¶9 On June 9, 2015, the Hearing Officer conducted an administrative hearing ("Fair Hearing"). Over DPHHS's hearsay objection, the Hearing Officer admitted IMS's affidavits into evidence. A DPHHS employee testified, identifying the issues and incompleteness of each individual affidavit. An IMS employee also testified but did not rebut the incompleteness of the supply orders and subsequent attempts to remedy; no physicians testified.

         ¶10 On August 11, 2015, the Hearing Officer issued his Proposed Decision. The Hearing Officer determined that IMS did not meet its regulatory requirements in the supply orders submitted to DPHHS. He found that the physician affidavits failed to cure the deficiencies and had no evidentiary value because:

[The affidavits] were provided to physicians (years after the fact) with tables created by [IMS personnel] from invoices (which were not reviewed at the hearing) which allegedly establish the type of incontinence supply which was medically necessary for each patient, the quantity of each incontinence supply which the physician would have ordered back in 2010 through 2012, and the approximate length of time each type of incontinence supply was medically necessary for each patient.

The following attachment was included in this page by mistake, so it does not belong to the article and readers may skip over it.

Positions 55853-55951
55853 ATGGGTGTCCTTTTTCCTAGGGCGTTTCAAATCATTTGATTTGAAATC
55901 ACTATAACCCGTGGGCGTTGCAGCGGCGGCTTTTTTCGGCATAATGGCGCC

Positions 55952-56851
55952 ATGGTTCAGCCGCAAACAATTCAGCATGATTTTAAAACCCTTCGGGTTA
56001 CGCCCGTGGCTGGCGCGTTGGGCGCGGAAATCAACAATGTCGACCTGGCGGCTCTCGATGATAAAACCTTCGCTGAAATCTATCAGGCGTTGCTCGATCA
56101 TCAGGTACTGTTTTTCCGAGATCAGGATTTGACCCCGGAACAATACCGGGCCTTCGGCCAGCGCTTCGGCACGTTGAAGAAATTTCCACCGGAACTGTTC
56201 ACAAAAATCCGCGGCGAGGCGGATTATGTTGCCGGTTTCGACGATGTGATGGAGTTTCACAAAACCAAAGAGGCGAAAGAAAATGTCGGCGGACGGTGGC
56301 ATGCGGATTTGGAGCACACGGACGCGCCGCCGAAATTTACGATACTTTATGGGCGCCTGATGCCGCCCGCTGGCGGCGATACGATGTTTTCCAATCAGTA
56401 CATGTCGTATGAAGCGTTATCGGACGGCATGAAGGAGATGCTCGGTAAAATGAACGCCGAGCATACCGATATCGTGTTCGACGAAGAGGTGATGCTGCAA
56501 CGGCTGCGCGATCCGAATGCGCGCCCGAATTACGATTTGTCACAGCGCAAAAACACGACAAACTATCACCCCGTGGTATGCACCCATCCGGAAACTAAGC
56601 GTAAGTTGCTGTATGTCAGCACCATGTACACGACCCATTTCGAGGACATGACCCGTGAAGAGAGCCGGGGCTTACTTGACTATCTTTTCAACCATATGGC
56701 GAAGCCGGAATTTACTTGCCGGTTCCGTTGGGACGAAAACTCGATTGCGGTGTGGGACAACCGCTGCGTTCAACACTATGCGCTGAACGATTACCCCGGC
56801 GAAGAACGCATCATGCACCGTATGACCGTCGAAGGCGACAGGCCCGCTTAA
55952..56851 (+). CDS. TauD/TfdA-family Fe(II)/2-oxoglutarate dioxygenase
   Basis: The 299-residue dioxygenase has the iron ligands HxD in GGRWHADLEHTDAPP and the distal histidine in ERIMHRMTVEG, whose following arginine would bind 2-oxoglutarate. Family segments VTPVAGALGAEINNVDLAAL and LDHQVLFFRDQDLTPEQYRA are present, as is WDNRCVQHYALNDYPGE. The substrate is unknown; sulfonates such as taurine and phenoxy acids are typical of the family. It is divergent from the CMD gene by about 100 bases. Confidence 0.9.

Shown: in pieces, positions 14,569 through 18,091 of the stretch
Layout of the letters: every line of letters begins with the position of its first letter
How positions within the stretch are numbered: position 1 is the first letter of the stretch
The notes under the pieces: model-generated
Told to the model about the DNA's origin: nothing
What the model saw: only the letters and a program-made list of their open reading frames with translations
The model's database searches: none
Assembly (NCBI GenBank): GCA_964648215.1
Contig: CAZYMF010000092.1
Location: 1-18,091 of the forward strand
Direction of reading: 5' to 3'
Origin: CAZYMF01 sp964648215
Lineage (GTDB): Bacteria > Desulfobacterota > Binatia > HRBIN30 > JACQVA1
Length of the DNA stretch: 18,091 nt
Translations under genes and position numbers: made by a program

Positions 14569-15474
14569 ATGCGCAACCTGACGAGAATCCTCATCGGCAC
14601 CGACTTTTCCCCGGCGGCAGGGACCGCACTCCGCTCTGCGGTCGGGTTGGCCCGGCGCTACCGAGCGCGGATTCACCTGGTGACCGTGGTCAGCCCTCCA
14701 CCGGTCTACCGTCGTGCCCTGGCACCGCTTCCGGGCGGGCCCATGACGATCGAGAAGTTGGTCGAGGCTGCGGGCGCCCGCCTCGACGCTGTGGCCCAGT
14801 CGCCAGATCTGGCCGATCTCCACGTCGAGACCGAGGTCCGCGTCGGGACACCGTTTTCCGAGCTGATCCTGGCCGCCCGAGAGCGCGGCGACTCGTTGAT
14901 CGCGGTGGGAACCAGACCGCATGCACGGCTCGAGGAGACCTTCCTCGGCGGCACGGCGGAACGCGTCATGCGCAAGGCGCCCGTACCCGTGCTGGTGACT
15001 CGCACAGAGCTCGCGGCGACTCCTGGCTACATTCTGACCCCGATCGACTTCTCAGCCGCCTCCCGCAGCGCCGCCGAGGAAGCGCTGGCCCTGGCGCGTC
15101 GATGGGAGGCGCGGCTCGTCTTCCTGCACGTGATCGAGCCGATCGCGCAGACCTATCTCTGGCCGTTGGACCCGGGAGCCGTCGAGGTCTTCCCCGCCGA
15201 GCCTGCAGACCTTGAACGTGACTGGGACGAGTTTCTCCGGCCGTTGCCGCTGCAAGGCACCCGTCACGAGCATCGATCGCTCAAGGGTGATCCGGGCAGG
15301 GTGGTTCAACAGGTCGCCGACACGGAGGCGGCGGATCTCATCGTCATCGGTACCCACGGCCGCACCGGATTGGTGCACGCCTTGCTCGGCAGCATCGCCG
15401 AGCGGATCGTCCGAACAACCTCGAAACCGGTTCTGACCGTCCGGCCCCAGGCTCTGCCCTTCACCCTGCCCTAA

Without a "crystal ball, " however, which could be used to look back into time to see what each individual patient actually required, it is impossible to fix the defective physician orders which should have included the required information at the time the incontinence supplies were ordered, and allegedly provided to each patient.

         ¶11 The Hearing Officer upheld DPHHS's Administrative Review Determination that DPHHS, under its regulations promulgated under the authority of §§ 53-6-101, -113, MCA, and Title XIX of the Social Security Act, 42 U.S.C. § 1396, et. seq., was entitled to ...